Performing community service for college applications? Check out our College Planning Boot Camp. Position yourself for admissions success!
As you fill out college applications, you’ll notice a recurring question: What community service work have you done?
How you answer that question could sway the committee’s decision.
But there are many other reasons to volunteer your time and effort, notably the measurable impact you can have on others’ lives.
- It may feel like you have no time to commit to community service with your academic, social, and extracurricular responsibilities. The good news is that there’s a community service project that’s right for everyone’s schedule – and personality.
Here, we’ll unveil 75 of the best community service project ideas for high school students. But first, let’s take inventory of your goals, talents, and vision for the future.
Preparing to Volunteer
Before you choose your project, take an introspective journey. Ask yourself these vital questions:
- What are my career goals?
- What do I enjoy doing in my free time?
- What opportunities are available in my community?
Let’s look at how you can design your community service around the answers to those three key questions.
If you’re pursuing a career in medicine, you might want to volunteer at a hospital or doctor’s office.
Such a choice would give you direct experience with patients and make you a more competitive candidate for selective colleges and medical schools.
What I Enjoy
If writing is one of your hobbies, you might enjoy tutoring your peers in English. Tutoring experience can serve as a springboard for a number of careers, such as teaching, coaching, and counseling.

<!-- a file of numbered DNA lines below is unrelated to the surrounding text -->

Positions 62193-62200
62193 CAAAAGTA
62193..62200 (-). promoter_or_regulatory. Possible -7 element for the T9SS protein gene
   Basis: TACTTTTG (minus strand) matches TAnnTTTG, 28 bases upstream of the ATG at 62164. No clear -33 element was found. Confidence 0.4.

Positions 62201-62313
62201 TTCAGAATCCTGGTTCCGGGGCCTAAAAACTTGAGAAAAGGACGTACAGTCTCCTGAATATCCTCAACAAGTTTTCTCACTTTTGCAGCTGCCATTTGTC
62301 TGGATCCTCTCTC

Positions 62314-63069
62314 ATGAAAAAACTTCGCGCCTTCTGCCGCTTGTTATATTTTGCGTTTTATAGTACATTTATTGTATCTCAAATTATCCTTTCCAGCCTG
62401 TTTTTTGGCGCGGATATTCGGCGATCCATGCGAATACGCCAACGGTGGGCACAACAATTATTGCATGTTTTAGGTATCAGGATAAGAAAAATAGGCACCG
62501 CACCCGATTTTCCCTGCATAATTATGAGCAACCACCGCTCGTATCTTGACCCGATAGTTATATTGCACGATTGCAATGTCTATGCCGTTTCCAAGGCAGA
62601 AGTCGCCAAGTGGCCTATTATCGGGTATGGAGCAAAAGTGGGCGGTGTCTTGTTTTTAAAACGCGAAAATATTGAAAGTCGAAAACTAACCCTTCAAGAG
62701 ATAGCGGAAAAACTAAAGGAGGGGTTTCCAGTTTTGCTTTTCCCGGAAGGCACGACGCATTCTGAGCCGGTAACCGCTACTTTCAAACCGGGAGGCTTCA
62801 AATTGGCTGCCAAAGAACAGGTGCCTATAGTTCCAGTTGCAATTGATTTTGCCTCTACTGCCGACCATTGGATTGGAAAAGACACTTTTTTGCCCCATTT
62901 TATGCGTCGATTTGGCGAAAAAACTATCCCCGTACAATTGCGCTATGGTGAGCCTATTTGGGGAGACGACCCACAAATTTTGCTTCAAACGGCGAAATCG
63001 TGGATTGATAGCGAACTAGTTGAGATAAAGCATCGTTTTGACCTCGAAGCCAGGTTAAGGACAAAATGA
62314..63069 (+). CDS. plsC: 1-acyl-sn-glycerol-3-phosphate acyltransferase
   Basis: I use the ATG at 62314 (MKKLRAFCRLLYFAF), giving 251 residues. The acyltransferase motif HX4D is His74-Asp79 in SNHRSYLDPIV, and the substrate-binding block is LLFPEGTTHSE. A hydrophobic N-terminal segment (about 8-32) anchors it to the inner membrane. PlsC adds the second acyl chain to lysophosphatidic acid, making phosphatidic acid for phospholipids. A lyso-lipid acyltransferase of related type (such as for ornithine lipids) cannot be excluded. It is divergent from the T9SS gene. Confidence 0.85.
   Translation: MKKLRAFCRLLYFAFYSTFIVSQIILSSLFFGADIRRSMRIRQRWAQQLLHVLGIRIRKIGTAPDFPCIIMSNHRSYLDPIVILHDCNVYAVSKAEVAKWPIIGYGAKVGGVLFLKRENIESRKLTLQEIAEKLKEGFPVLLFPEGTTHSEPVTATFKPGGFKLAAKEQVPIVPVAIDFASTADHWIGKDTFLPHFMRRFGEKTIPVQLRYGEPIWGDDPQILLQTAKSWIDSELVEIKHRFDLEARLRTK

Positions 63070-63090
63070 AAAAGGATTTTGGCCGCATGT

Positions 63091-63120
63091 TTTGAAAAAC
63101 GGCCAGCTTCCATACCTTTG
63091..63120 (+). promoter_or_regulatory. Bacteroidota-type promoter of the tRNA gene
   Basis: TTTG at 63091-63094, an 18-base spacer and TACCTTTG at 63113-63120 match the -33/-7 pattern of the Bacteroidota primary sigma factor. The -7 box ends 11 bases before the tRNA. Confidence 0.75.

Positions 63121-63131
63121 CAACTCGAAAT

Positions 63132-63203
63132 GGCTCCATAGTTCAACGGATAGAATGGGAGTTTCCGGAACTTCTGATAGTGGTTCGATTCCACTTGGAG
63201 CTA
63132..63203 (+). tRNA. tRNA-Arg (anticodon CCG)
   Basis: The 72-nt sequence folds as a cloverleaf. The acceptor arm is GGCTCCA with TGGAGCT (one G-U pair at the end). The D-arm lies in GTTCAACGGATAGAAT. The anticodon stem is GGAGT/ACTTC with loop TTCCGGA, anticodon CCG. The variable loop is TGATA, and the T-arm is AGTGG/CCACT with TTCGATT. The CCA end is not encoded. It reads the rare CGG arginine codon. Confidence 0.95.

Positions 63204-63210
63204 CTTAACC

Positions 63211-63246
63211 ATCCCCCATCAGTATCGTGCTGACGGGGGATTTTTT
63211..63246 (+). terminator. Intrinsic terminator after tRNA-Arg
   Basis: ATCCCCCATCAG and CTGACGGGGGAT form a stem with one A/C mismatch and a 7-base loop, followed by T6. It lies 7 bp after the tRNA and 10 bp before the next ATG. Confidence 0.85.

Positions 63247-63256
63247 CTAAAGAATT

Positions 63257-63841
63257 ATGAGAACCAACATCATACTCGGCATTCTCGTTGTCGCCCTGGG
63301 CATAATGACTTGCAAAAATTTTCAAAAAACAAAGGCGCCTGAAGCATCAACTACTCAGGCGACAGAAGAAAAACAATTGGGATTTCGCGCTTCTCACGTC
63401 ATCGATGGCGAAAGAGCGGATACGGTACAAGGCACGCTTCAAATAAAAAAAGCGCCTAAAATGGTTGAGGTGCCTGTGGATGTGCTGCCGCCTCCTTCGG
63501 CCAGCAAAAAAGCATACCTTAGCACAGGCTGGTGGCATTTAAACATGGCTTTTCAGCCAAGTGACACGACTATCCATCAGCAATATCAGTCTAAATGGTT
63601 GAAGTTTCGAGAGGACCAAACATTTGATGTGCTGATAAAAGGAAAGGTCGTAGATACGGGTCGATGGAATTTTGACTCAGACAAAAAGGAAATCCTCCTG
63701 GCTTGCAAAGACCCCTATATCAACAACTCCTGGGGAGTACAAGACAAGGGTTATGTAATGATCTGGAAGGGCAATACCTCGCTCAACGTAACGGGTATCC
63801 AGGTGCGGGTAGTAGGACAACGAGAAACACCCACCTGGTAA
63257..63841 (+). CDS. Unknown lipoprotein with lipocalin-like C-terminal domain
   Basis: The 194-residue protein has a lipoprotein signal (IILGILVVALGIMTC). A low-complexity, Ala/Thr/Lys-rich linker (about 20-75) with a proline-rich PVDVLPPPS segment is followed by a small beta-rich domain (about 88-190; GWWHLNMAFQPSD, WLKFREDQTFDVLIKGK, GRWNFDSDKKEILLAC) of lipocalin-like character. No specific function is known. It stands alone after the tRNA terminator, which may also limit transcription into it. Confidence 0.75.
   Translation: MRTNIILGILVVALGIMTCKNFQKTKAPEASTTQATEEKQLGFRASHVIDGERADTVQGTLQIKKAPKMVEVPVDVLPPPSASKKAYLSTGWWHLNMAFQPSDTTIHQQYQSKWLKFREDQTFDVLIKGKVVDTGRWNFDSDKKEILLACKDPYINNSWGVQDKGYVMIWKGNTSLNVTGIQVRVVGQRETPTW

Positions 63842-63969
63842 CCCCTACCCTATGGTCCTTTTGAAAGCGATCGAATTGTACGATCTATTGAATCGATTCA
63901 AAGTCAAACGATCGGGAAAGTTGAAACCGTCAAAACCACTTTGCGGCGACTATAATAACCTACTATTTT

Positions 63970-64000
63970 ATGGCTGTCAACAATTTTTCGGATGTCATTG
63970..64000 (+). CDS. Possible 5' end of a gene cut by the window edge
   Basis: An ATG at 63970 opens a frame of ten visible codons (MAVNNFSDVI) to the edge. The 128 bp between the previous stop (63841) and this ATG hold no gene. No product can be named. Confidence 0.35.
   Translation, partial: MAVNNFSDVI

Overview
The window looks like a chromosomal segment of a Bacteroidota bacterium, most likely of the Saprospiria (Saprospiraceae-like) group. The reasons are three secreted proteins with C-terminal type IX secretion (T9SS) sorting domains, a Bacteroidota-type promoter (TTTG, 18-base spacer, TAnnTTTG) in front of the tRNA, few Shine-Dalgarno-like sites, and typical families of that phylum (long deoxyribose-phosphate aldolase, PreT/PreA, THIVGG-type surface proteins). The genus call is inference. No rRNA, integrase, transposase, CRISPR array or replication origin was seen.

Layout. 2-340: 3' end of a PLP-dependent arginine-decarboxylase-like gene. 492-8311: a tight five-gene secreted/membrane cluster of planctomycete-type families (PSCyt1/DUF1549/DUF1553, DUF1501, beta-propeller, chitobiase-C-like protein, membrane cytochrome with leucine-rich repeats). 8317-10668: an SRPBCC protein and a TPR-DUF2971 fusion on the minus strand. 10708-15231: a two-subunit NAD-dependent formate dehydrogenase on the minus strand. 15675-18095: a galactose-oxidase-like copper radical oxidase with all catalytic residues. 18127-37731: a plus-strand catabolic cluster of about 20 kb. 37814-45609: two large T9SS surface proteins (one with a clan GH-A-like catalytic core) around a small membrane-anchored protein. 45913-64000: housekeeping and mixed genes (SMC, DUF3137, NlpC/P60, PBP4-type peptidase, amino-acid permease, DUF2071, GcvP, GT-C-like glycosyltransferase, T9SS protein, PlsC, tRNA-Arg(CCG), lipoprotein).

If you belong to a local religious or cultural institution, you might like to share some of your time and energy there where you’re already a part of the community.
How Much Time Do I Have to Volunteer?
Another factor to consider is time. Be honest with yourself before you commit to a project.
It would be much better to choose a short-term project and follow through with it than make an unrealistic commitment and need to quit.
Before you choose your project, do a few basic calculations and be honest with yourself:
- How many hours per week do I spend in school?
- How many hours per week do I participate in extracurricular activities?
- How many hours per week do I work (if you have a part-time job)?
- How many hours per week do I need to study to achieve my academic goals?
Add in how many hours you sleep and socialize each week to get your total number.
Then, subtract that number from 168, the number of hours in any given week. What is your result?
This exercise might leave you with less than 5 hours of free time, which is all you need to be an effective volunteer.
You can make a difference by just giving an hour of your time and energy each week, so let’s move forward and help you pinpoint your perfect volunteer match.
Performing community service for college applications? Check out our College Planning Boot Camp. Position yourself for admissions success!
Finding the Perfect Community Service Match
The ideal community service project is a blend of altruism and personal experience.
In other words, your project should help others first and foremost while also providing you with real skills.